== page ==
A salesperson tells how she produced her company's first CD-ROM to distribute to customers, and offers some tips.
Before you shell out a lot for the latest sales technology, listen to what Kimberly Kapner in the London office of MacTemps, based in Cambridge, Mass., learned when she produced the personnel agency's first CD-ROM to distribute to customers and to use at trade shows. "It's no picnic," says Kapner. Here are some essential questions she suggests you ask yourself:
Multimedia is cool, but is it for us? "For our clients a CD-ROM was a natural medium to work with, because we place people mainly in industries that are increasingly technology-based, such as advertising and publishing. The CD-ROM was really effective because it allowed our clients to see candidates ' work on-screen before agreeing to an interview. It also identified us as technological and creative leaders because it was the first CD-ROM in our industry."
Do I know all the costs involved? "We got a good rate, but there were still unanticipated costs, like courier and taxi fees, that were not included in the design fee. Part of the problem is that with a new technology, it's easy to get wrapped up in the excitement of the possibilities. For instance, once I saw how to incorporate video into the CD-ROM, I came up with a way to use it in our client-profile section. That meant a lot more visits and more files being sent back and forth via courier."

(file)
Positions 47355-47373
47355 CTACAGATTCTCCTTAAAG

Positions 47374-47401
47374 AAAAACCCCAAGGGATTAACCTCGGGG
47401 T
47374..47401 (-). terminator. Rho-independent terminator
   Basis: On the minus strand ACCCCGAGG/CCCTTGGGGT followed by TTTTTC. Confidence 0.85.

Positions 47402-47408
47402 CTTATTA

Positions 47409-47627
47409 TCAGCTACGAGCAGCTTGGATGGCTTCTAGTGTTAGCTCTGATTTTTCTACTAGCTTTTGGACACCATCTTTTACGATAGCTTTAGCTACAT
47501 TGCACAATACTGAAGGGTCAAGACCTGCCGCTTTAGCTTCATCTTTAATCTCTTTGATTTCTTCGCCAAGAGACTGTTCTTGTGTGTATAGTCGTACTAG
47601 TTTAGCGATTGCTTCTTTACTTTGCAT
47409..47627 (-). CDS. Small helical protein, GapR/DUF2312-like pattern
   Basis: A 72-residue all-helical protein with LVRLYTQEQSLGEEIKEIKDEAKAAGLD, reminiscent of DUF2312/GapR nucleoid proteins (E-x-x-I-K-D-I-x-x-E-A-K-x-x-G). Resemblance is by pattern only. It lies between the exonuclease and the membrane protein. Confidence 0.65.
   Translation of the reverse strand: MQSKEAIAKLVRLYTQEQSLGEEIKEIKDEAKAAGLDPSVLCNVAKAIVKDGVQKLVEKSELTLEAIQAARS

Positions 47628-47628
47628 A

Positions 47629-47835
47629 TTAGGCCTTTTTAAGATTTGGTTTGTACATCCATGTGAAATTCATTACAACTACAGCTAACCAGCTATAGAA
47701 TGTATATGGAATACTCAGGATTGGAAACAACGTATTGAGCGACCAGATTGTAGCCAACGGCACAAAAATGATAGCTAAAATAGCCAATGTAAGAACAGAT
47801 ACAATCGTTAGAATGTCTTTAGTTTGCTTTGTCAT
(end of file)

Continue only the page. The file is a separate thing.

Do I have the time? "I thought I would be able to skip in and share my vision with the designers and in a few weeks have the product of my dreams. That might be fine for print media, but with multimedia the end product is much harder to visualize, which meant that I needed to see the work at more stages than I would have with a printed piece. And with every viewing, the work in progress gives you ideas about how to change it. For two to three months this was an active project for me."
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Timing Is Everything If you're going to commit time and resources to creating a new sales tool, you might as well show it off. That's what MacTemp's Kimberly Kapner did with her CD-ROM. She made a deal with Creative Technology (a British industry magazine) to feature the CD-ROM on a cover. With some prodding from Kapner, the CD-ROM appeared in the November issue , coinciding with the annual Apple Expo in the United Kingdom, at which both Creative Technology and MacTemps had a booth. That meant that more CD-ROMs were given away at the trade show. "I figured it would be a great way to maximize trade-show coverage," says Kapner. The magazine also included a story about MacTemps and two postcard-insert advertisements. Although there has been a 30% increase in the number of calls requesting information since the CD-ROM was distributed, it's still too early to measure how much new business the release will produce. "Still," says Kapner, "we've had more coverage from this CD-ROM than from anything we've done since we've been here."